Impacts of investment and the Principles for
Responsible Agricultural Investment (PRAI) on
African agriculture
- Lessons of effective partnerships from Uganda 2 June 2013
Presented by Connie Magomu Masaba,
Project Manager
5th Tokyo International Conference on African
Development, Yokohama, Japan
Vegetable Oil Development Project – Phase II
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PPP for oil palm development
Main
partners:
smallholder
farmers,
Government of Uganda, IFAD and private
sector (OPUL – made up of BUL & other
shareholders)
Support production and processing of oil palm
to reduce reliance on imported vegetable oils
and address low per capita vegetable oil
consumption
Combining small-scale production with largescale processing and integrating small-scale
producers into the wider economy
Vegetable Oil Development Project
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Business model - Overview
Hybrid: Nucleus estate/contract farming/joint venture
Smallholders: 1,600 farmers (600 women) harvest ffb &
sell to OPUL; cultivate 3500ha
Kalangala Oil Palm Growers Trust (KOPGT):
Intermediary between OPUL and farmers; provides
services to farmers (extension, loans, transport,…)
Oil Palm Uganda Limited (OPUL): Buys ffbs; manages
nucleus estate of 6500ha and oil palm mill
GoU: Purchases and leases land for nucleus estate;
support smallholder involvement (including KOPGT);
transportation infrastructure
Vegetable Oil Development Project
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Business model - Overview
Vegetable Oil Development Project
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Business model - Ownership
Farmers have a 10% minority share in OPUL and
BUL owns the remaining 90%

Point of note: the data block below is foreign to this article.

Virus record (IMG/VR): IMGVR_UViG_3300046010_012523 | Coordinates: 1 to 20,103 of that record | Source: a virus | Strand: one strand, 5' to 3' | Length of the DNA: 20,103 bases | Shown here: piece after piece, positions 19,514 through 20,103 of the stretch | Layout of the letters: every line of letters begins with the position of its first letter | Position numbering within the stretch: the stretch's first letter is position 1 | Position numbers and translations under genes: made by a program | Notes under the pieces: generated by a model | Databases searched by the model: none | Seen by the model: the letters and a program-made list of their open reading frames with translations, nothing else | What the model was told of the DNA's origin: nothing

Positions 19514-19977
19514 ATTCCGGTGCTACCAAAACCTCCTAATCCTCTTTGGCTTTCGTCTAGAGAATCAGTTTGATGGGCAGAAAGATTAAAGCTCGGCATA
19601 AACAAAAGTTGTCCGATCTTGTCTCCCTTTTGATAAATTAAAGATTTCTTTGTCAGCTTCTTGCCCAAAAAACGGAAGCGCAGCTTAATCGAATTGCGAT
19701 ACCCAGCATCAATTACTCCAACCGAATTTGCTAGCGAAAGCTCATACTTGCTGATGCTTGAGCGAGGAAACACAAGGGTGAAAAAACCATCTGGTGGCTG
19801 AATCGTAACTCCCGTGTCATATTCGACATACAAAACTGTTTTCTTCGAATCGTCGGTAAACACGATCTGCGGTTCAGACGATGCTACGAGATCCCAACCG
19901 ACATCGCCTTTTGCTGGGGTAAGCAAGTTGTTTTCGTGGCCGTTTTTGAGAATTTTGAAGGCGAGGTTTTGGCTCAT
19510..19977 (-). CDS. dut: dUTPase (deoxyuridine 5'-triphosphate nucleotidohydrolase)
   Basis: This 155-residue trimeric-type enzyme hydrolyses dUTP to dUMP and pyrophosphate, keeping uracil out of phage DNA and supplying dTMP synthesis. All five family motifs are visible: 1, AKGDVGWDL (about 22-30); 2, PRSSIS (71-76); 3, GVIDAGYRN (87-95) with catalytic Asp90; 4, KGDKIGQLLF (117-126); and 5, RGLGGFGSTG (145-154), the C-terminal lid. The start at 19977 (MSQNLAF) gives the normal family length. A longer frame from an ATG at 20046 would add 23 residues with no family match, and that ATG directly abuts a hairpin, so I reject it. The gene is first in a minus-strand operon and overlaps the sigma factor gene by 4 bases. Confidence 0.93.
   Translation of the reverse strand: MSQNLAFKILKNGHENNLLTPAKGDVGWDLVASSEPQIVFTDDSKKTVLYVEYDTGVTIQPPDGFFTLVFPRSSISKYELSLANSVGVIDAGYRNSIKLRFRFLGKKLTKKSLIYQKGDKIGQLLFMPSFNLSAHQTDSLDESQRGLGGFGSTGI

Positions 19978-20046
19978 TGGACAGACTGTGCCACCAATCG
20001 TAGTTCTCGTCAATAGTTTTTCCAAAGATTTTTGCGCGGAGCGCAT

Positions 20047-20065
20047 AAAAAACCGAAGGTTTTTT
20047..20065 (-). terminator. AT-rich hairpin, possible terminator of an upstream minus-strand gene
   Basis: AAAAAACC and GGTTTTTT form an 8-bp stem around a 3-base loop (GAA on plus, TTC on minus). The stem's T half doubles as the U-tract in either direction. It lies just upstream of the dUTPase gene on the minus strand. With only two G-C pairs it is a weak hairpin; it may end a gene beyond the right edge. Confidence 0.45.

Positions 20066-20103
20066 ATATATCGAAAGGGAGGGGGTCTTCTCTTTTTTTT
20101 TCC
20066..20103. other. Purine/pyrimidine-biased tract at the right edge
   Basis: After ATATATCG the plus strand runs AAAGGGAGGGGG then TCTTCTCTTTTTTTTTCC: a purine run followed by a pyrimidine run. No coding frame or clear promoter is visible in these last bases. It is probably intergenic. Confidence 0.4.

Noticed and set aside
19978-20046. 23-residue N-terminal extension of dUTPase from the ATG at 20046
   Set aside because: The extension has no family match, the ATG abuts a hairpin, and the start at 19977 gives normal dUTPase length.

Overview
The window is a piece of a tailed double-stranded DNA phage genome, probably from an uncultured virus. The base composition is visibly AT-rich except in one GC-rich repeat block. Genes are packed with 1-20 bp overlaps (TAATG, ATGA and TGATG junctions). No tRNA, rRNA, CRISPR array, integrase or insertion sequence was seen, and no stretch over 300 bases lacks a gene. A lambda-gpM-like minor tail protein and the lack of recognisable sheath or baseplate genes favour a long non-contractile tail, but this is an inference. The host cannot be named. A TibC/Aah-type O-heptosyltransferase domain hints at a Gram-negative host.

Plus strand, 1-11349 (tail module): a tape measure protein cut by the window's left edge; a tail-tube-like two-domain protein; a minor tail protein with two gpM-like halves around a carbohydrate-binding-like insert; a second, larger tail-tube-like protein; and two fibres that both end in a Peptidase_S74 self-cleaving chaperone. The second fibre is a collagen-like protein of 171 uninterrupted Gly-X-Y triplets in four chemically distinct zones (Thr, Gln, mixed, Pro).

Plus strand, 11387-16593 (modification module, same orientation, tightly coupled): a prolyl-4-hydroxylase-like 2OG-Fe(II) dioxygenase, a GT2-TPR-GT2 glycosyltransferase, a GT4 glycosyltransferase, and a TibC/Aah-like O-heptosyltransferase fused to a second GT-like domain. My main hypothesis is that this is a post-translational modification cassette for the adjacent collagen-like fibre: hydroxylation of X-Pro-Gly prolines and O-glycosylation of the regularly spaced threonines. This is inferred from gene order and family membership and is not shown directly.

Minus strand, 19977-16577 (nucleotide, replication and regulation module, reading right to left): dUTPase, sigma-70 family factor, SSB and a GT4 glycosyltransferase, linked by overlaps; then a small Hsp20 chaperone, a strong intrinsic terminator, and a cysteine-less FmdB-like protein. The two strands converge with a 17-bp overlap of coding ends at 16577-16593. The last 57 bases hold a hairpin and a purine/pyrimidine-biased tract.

Land rights remain vested in smallholders, while
BUL leases nucleus estate
For nucleus estate only unencumbered public
land was used, the rest was purchased from
private owners on a willing seller-willing buyer
basis
Support provided to increase access to land for
poorer HHs (encumbered public land, purchased
private land, land fund)
Vegetable Oil Development Project
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Business model - Voice
Wide consultations with farmers and communities before
implementation
Farmers can influence decision making of company:
10% share in OPUL
Representation on OPUL board
Representation on Oil Palm pricing committee
Representation on the services cost panel
Farmers’ interests represented by KOPGT and KOPGA
Democratic elections
Representation at different levels (units, blocks, district)
Annual general meeting
Women cover at least 1/3 of the leadership positions
Vegetable Oil Development Project
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Business model - Risks
Stakeholders bear different risks:
Smallholders:
Purchase price determined through fluctuating market prices
(mitigation: import parity price)
Production risks linked to weather, pest and other factors affecting
harvest (mitigation: loans and “in kind” repayment system)
Production risks linked to land tenure situation (mitigation:
demonstration of legitimate access to land)